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  • Writer's pictureNLR Journal

A Gendered and Non-Inclusive Statute - POSH Act, 2013

By Manya Gupta, Jindal Global Law School, Haryana.*


India is a developing nation on both an economic and social level. The civilization has made great strides in its evolution, and now fresh perspectives on advancement are appearing. One of them is the expansion of LGBTQIA+ rights and their acceptance as members of our society; after the Navtej Singh Johar ruling, the legislation significantly contributed to this development. We now live with the liberal notion that the future has no gender and so does the law. Indian laws are frequently subject-focused and idealized to just effect a certain segment of society, but they neglect to acknowledge that other people must also deal with their implications. The law should not have any gender in terms of providing protection and redressal from various social evils but rather be inclusive and neutral while doing so. Hence, this research paper focuses on one such issue in legal framework that the POSH Act, 2013 has put forward recently.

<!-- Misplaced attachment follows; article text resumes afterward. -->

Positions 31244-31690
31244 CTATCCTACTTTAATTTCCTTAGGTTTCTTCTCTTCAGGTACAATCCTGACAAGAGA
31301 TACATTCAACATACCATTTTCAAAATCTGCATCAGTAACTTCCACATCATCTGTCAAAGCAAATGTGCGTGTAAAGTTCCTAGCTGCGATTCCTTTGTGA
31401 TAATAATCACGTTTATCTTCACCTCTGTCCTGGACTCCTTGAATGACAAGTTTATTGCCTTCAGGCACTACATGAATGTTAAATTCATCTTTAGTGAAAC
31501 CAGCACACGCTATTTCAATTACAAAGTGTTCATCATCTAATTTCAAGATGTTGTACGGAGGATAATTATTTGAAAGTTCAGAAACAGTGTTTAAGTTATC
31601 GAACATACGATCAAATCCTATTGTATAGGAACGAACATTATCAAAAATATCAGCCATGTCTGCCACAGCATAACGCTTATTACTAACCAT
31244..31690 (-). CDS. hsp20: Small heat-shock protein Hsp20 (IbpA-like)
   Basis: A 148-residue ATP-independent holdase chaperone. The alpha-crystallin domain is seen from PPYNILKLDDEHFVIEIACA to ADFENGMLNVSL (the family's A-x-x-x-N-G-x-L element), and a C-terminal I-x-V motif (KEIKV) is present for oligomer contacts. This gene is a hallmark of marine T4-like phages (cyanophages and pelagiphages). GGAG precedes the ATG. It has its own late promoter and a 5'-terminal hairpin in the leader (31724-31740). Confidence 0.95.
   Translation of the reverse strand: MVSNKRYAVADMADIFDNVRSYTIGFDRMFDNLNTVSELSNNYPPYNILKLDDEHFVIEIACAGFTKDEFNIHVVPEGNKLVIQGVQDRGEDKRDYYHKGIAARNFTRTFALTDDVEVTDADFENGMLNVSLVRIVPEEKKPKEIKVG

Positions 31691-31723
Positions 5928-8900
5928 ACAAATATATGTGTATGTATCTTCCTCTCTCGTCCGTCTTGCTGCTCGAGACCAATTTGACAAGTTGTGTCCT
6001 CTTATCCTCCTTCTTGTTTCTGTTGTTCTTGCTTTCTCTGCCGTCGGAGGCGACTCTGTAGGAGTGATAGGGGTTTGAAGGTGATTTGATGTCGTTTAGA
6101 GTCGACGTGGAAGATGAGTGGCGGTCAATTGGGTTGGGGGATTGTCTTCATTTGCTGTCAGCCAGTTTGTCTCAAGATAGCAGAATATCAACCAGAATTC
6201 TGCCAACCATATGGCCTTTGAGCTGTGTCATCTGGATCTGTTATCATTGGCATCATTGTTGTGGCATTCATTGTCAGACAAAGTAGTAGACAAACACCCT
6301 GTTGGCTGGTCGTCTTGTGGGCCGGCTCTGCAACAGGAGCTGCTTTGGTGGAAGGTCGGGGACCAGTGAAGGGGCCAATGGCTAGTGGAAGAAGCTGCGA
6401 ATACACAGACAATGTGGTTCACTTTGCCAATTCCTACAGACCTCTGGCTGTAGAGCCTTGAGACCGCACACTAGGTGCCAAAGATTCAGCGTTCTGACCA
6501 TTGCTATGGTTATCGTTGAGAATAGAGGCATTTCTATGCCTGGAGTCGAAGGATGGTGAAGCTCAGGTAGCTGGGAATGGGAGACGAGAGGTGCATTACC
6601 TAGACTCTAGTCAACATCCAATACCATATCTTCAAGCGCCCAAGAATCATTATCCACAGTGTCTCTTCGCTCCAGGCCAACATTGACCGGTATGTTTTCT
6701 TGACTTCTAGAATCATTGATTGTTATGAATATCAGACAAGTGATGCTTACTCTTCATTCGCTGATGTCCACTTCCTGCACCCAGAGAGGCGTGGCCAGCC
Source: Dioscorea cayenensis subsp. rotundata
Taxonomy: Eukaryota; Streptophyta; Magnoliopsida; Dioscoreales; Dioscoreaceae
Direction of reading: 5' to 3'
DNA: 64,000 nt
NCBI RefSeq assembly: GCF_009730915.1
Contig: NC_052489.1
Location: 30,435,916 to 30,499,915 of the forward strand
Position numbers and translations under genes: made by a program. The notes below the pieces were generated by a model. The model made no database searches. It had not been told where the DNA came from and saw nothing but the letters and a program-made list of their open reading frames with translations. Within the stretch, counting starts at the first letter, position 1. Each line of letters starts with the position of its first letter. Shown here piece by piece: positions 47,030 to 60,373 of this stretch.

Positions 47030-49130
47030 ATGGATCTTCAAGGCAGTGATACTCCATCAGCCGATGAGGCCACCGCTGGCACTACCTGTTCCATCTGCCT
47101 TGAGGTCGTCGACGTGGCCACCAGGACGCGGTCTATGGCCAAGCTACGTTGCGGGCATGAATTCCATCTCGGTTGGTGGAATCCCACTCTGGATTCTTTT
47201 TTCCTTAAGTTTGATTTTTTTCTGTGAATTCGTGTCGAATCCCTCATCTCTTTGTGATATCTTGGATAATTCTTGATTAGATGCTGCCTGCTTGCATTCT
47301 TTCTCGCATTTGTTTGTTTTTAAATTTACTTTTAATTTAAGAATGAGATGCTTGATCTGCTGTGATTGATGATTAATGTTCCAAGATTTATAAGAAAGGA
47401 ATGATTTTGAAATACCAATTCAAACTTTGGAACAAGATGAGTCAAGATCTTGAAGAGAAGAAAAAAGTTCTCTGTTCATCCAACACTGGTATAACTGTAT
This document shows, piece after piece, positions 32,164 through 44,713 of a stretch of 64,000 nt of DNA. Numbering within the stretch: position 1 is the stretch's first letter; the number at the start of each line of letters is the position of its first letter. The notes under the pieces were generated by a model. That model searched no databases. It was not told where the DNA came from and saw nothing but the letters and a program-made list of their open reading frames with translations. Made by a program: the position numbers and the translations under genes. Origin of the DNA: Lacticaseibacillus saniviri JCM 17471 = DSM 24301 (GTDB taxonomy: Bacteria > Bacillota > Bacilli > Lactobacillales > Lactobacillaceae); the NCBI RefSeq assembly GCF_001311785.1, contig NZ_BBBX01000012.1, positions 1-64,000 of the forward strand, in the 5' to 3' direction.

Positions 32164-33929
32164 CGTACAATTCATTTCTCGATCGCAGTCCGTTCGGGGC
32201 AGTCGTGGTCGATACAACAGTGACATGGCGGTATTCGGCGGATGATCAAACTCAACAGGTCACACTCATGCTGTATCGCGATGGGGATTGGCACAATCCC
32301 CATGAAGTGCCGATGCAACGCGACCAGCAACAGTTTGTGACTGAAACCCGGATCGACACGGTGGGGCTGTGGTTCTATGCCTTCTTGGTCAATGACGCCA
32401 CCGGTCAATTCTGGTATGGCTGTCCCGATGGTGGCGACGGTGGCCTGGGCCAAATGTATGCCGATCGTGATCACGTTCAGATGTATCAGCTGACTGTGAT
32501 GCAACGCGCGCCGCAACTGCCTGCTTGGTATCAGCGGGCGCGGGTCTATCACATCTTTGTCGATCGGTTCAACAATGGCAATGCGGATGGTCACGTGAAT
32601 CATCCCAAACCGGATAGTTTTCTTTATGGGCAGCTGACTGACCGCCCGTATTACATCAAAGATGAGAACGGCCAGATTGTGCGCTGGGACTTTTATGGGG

* The author is a first year Law Student pursuing B.A. LL.B. (2022-2027) from O.P. Jindal Global University, Sonipat, Haryana.

A Gendered and Non-Inclusive Statute- POSH-NLR
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Journal Details
Abbreviation: NLR 

ISSN:   2582-8479 (O)

Year of Starting: 2020

Place: New Delhi, India

Accessibility: Open Access

Peer Reviewer: Double Blind



​All research articles published in NLR and are fully open access. i.e. immediately freely available to read, download and share. Articles are published under the terms of a Creative Commons license which permits use, distribution, and reproduction in any medium provided the original work is properly cited.

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